• DeNiles posted at 7:58 am on Sun, Jul 22, 2012.

    DeNiles Posts: 2450

    Unions have had many decades to prove their worth in education. They have existed through good times and not-so-good times. They have had to deal with generations of students and their families. They have asked for lots and lots of $$$$$$ and have gotten lots and lots of $$$$$$$.

    The area they have failed in is job performance. And it looks to be getting worse. So the worth they have proven is that they are not worth what they think their worth.

    Now cue the rants about parenting. Hey...... got bad students, fail them and let the bad parents figure out how to make it better. Got ill behaved students, suspend them and let Mom and Dad have to juggle their care. Teach the students (and families) who want to learn and are willing to behave. You're not a social services network.

     
  • straight up posted at 7:22 am on Sun, Jul 22, 2012.

    straight up Posts: 967

    They for got one.

    "Ensure that school boards, curriculum and classroom teachers do not take advantage of young, impressionable minds to brainwash others to their philosophical views."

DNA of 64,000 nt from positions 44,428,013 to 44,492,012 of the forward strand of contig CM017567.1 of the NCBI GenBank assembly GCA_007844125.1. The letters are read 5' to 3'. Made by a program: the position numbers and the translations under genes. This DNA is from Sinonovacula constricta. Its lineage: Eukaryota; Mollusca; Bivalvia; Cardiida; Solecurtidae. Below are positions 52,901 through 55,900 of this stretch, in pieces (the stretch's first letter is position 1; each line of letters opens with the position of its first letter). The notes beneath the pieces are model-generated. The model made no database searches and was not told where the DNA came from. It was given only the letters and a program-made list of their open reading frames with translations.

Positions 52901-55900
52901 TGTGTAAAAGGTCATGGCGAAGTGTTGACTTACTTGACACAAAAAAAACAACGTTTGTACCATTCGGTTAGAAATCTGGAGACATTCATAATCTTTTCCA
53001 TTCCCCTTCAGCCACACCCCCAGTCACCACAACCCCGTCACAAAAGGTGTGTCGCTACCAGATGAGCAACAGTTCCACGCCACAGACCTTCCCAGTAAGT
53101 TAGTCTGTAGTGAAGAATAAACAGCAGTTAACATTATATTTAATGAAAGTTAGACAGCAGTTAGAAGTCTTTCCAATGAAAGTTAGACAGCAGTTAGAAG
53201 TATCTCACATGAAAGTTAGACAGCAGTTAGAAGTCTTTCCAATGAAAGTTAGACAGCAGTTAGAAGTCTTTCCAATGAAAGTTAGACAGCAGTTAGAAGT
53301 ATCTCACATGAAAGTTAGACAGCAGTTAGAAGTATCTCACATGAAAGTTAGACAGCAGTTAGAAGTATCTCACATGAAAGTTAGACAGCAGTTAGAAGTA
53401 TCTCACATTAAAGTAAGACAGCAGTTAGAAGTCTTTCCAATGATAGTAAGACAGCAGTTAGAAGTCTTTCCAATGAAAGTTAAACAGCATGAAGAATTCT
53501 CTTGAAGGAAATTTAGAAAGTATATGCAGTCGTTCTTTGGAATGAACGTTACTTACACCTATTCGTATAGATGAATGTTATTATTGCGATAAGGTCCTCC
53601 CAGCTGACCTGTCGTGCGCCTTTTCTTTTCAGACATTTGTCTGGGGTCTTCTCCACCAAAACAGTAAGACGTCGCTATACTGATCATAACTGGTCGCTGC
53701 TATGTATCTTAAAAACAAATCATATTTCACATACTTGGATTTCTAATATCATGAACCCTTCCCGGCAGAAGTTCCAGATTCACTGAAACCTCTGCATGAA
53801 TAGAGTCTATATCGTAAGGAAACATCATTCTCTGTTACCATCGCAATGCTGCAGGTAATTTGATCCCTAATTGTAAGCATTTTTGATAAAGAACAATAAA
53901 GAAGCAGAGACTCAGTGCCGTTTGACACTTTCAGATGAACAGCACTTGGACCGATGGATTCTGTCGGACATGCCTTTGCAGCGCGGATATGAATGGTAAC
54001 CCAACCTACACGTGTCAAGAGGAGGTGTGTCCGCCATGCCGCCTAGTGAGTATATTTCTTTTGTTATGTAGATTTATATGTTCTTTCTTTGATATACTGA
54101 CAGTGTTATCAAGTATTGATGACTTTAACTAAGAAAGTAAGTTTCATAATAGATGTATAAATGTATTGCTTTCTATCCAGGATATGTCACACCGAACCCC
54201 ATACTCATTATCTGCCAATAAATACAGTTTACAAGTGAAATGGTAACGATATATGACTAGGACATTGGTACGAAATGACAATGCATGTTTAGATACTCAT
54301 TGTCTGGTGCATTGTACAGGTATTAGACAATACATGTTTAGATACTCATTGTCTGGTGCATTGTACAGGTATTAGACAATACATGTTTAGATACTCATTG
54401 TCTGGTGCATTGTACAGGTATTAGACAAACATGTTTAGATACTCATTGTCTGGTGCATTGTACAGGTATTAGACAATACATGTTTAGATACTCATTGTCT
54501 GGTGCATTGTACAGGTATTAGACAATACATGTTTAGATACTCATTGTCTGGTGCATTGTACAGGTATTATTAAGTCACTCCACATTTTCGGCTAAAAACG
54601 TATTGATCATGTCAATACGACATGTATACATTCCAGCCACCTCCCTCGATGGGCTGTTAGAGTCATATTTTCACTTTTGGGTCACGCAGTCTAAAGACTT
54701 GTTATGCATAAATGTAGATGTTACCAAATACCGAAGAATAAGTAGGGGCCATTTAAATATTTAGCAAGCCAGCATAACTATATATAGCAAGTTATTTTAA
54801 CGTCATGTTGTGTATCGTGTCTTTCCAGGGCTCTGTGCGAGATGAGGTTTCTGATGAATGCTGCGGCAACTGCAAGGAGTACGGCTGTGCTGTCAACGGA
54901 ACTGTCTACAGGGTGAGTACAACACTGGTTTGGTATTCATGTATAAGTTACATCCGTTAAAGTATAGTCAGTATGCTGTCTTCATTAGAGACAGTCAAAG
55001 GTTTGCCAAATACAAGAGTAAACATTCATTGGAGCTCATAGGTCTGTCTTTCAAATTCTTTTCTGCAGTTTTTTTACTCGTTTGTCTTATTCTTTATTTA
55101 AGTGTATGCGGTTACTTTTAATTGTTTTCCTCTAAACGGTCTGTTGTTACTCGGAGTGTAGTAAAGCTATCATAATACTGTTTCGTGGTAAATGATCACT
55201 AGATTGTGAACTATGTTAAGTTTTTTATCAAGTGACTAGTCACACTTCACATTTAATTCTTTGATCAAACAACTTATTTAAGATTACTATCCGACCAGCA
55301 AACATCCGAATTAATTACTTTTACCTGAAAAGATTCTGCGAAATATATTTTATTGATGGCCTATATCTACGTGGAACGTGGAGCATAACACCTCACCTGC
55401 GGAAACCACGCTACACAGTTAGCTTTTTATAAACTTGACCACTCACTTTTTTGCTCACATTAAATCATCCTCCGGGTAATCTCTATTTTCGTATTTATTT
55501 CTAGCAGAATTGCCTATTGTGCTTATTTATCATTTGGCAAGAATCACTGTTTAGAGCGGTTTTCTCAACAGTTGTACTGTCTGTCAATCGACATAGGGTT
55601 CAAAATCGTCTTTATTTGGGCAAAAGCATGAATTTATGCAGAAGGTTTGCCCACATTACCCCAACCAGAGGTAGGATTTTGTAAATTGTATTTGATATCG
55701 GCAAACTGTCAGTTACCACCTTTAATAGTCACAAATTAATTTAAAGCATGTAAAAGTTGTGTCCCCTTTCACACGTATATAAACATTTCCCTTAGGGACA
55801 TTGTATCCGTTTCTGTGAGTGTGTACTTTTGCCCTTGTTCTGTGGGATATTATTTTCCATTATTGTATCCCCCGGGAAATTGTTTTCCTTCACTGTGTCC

• Fralphgob posted at 6:29 am on Sun, Jul 22, 2012.

    Fralphgob Posts: 54

    This article is simply a propaganda piece for Tom Luna and his vision of education. Look behind the statements and critically examine them and there is a different story.

    "Ensure there’s a good teacher in every single classroom, and a good principal in every single school." If this were the aim of the Luna reform laws then why did he want to replace 700 teachers with computers? In fact, that goal remains intact even though he was forced to relax the requirement for taking courses online.